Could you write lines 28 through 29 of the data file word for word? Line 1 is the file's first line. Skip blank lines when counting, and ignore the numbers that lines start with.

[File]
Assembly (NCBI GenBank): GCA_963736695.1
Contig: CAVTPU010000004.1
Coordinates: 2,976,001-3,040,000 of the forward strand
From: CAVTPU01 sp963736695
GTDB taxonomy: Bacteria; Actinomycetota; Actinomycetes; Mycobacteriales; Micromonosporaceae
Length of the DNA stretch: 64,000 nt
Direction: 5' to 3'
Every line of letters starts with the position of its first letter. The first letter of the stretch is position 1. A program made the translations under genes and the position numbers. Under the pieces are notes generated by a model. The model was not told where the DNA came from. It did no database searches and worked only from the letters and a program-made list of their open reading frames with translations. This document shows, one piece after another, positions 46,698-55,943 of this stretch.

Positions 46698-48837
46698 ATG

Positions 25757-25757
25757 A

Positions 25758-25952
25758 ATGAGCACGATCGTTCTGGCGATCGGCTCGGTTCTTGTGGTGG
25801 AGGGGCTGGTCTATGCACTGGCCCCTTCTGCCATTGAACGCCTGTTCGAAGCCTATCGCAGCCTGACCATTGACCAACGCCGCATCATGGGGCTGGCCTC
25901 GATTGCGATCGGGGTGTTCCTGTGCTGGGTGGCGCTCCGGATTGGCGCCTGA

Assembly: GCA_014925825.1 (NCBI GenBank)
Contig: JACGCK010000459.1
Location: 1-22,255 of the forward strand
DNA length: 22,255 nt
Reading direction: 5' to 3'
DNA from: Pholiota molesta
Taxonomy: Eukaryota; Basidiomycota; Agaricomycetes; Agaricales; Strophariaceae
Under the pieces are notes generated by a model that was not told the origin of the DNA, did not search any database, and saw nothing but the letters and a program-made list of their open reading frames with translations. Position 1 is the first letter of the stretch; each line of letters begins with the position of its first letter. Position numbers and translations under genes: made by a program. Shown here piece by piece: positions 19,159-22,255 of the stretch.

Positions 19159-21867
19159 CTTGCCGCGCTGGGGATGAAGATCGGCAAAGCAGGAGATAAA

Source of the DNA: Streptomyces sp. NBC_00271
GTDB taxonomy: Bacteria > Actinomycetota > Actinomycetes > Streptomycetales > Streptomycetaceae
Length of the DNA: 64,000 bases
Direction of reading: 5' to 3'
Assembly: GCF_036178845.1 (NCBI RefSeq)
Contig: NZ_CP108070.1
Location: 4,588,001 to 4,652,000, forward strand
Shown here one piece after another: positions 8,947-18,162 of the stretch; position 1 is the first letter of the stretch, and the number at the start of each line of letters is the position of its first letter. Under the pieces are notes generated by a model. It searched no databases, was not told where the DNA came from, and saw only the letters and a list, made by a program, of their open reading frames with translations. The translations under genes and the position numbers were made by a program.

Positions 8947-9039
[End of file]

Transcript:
GTDB taxonomy: Bacteria > Actinomycetota > Actinomycetes > Streptomycetales > Streptomycetaceae
Length of the DNA: 64,000 bases